Reaching for the phone, my fingers dialed 911. Before I knew it, paramedics and policemen swarmed the house. They shoved me aside and began working on my brother. Everything swirled around me. It felt like a nightmare, and yet when I pinched myself I knew I was very much awake. One of the officers asked me what kind of drugs he had taken. I was not helpful at all, not because I didn’t want to help but because I didn’t know the first thing about drugs.

The paramedics attempted to bring him out of his unconscious state but they were unable to do so.  They communicated with the hospital and before I knew what was happening, they were out the door. I have always thought that paramedics are supposed to assure you that everything is going to be okay. This group of paramedics didn’t get that memo. They let me know that things were not going well. 


I remained at the house to call my parents, who were traveling back from Singapore. I went into auto pilot. I called my sisters and my other brother. It was 2 a.m., I called the pastor of the church I had just started attending. He prayed a quick prayer over the phone and then hung up. I put down the phone and stared at it wondering what I was going to do next. I knew I had to go to the hospital to see how Doug was, but I really wanted someone to go with me. That is when I decided to call Karen Fick, she was the young adult's pastor’s wife of the church I attended before moving to Lomita. She lived all the way down in Westminster that was around a 40 minute drive.

When she heard what had happened she said, “Don’t move, I’m coming right now!”

Somehow she made that 40 minute drive in 30 minutes.  Right before she arrived, the hospital called to tell me that my brother had gone into distress. When we got to the hospital I was told that he had stopped breathing and they had to resuscitate him. They were able to revive him, but he was still unconscious.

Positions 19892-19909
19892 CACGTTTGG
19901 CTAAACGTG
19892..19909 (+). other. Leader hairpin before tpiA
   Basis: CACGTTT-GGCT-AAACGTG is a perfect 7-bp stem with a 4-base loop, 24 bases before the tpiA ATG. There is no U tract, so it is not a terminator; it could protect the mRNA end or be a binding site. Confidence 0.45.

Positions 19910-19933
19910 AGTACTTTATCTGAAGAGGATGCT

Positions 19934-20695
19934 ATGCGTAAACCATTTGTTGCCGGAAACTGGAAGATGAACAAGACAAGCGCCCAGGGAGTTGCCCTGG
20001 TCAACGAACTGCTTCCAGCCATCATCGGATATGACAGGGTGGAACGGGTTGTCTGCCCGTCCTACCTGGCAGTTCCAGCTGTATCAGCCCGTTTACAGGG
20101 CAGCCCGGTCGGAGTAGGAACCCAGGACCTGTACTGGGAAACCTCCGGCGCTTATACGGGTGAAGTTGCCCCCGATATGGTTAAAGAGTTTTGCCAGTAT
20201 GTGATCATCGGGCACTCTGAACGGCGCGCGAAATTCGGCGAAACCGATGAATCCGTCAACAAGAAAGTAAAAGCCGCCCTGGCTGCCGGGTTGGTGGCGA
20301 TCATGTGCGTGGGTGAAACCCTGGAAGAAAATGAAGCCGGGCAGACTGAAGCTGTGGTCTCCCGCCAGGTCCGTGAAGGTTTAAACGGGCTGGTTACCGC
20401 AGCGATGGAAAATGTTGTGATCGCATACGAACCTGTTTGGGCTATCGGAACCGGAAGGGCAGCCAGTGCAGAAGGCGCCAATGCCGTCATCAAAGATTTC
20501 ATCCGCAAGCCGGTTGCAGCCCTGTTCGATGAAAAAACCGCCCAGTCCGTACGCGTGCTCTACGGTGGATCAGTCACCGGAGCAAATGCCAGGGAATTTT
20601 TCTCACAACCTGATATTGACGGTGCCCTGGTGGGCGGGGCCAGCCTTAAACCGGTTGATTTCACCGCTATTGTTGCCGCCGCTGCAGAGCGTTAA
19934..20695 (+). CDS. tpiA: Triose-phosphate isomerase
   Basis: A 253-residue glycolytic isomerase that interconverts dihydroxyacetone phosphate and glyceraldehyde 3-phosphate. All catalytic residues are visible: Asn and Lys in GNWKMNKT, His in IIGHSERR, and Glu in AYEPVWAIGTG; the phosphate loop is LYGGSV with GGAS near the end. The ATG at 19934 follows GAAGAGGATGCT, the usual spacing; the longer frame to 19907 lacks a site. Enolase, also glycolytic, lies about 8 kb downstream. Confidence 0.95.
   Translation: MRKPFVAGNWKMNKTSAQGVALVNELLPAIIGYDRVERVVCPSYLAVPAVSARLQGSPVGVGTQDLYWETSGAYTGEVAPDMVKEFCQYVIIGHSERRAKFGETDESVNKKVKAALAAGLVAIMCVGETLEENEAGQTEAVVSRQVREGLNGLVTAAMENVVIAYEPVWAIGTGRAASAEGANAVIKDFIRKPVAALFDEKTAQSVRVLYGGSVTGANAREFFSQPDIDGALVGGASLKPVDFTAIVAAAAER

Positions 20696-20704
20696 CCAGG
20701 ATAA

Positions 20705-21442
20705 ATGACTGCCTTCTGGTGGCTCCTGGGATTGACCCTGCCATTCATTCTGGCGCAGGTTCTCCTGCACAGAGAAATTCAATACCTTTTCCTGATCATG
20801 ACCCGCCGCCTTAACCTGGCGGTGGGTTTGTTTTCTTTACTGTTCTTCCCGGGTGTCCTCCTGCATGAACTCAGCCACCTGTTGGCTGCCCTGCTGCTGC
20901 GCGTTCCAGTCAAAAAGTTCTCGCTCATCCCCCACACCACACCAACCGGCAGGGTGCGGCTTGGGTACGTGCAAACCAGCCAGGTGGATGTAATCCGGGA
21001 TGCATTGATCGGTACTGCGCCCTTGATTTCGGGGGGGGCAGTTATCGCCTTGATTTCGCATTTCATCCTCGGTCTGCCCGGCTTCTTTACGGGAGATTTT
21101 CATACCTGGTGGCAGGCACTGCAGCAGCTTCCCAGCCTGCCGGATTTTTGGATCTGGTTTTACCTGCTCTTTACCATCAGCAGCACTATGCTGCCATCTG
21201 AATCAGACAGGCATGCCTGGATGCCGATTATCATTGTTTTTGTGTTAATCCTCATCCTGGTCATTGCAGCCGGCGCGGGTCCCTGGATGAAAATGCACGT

After a couple days, he finally regained consciousness. I was allowed to go in and see him. I walked into the I.C.U. room and tears sprang up in my eyes. He looked like an alien with his body hooked up to tubes and machines. I could see he wanted to say something, so I leaned towards him. His voice was weak. He whispered, “They tell me …you…saved my life.”

I smiled, and patted his arm, very pleased with myself, “Well, yes, I guess so.”

“Why? Why did you do it?”

My head jerked back as if he had slapped me. I frowned and leaned forward again, maybe I hadn’t heard him correctly the first time. He continued, “Why didn’t you just let me die!?”

Poor guy, his life was so miserable at that point, he just wanted to die. Tears welled up in my eyes. I had nothing to say. I patted his arm and said, “I love you.”

Today, more than 30 years later, his life has totally turned around. He is a missionary. He has a lovely wife and a handsome son. He lives his life for others. Doug is one of the most giving people I know. He never gives up on anyone. He always goes the extra mile when he is helping someone. When I see his life today, I’m so thankful for the divine intervention on the freeway in California in 1981.  Even though Doug thought he wanted to die... he had so much more to give by living.

20 comments:

  1. Omigod Connie! You are an angel, and that voice you heard in the car, goosebumps. I used to admire you a lot, but that respect has grown threefold. You really have been more than a sister to your brother, and your family is lucky to have you!

    On an other note, if you had not gone back that day, the guilt was not something, which would be the most difficult to bear lifelong. Somehow the divine does make us take the right steps everytime, we just need to listen to it!